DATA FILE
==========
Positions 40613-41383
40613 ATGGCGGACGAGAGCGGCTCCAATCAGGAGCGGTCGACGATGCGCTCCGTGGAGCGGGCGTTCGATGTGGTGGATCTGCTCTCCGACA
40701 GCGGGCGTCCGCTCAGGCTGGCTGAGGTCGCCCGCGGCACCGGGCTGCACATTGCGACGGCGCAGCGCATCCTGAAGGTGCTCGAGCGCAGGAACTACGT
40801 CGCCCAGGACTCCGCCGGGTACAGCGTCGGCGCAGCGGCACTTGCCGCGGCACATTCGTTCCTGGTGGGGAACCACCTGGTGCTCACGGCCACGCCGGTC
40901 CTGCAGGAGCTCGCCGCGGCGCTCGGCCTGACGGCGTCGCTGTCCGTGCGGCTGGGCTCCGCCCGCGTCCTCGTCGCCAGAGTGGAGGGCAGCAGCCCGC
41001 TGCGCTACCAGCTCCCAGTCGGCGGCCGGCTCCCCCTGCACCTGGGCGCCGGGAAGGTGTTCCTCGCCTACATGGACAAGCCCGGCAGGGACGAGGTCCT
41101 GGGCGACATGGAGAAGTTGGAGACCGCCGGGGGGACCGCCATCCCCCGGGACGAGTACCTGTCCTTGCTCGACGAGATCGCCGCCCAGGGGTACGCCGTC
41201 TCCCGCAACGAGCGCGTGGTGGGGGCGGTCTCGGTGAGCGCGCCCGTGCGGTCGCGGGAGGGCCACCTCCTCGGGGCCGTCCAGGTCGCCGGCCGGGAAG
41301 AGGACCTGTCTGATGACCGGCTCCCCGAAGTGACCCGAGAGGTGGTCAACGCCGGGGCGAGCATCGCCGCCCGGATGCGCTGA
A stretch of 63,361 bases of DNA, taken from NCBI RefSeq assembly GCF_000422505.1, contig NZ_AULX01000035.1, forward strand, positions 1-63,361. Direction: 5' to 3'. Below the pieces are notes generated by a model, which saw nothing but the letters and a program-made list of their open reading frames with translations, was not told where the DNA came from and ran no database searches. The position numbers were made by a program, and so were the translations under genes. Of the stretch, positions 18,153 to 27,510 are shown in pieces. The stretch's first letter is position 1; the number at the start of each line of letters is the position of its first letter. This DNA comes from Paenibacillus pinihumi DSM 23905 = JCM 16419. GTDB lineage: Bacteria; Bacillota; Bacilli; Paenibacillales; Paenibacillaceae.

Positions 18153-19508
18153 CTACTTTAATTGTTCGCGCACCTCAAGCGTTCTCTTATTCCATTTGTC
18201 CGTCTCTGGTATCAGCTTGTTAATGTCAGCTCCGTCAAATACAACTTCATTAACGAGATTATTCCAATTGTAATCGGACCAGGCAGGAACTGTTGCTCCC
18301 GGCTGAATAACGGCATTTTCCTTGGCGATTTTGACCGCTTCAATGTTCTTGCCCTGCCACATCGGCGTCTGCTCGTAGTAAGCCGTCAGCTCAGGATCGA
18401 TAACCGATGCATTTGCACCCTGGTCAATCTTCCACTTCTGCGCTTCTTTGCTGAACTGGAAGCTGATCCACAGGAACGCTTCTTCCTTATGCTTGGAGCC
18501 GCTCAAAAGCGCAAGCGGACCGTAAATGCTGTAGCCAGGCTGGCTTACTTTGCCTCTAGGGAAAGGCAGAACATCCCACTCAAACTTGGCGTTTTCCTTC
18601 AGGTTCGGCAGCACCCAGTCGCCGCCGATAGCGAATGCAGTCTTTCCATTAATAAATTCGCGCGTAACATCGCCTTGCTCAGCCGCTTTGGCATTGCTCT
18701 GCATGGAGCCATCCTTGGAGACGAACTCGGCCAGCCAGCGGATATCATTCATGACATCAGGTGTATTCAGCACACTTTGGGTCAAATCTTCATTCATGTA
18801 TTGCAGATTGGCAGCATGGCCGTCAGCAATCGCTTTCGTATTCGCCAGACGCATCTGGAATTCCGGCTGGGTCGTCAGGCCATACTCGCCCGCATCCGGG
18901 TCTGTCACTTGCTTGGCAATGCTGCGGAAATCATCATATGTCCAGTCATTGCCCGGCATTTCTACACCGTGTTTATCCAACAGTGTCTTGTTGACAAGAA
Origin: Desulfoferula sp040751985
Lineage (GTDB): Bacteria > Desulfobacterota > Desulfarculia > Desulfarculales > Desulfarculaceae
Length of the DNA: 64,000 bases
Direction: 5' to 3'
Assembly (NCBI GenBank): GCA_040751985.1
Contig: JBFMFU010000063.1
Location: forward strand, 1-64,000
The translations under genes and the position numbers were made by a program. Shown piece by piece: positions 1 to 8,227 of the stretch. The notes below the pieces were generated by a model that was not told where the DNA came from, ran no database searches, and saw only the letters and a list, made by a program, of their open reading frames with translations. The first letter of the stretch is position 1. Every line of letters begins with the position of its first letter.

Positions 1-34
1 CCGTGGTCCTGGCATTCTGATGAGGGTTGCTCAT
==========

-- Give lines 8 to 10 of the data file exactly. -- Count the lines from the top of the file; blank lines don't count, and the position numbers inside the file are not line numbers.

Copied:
41201 TCCCGCAACGAGCGCGTGGTGGGGGCGGTCTCGGTGAGCGCGCCCGTGCGGTCGCGGGAGGGCCACCTCCTCGGGGCCGTCCAGGTCGCCGGCCGGGAAG
41301 AGGACCTGTCTGATGACCGGCTCCCCGAAGTGACCCGAGAGGTGGTCAACGCCGGGGCGAGCATCGCCGCCCGGATGCGCTGA
A stretch of 63,361 bases of DNA, taken from NCBI RefSeq assembly GCF_000422505.1, contig NZ_AULX01000035.1, forward strand, positions 1-63,361. Direction: 5' to 3'. Below the pieces are notes generated by a model, which saw nothing but the letters and a program-made list of their open reading frames with translations, was not told where the DNA came from and ran no database searches. The position numbers were made by a program, and so were the translations under genes. Of the stretch, positions 18,153 to 27,510 are shown in pieces. The stretch's first letter is position 1; the number at the start of each line of letters is the position of its first letter. This DNA comes from Paenibacillus pinihumi DSM 23905 = JCM 16419. GTDB lineage: Bacteria; Bacillota; Bacilli; Paenibacillales; Paenibacillaceae.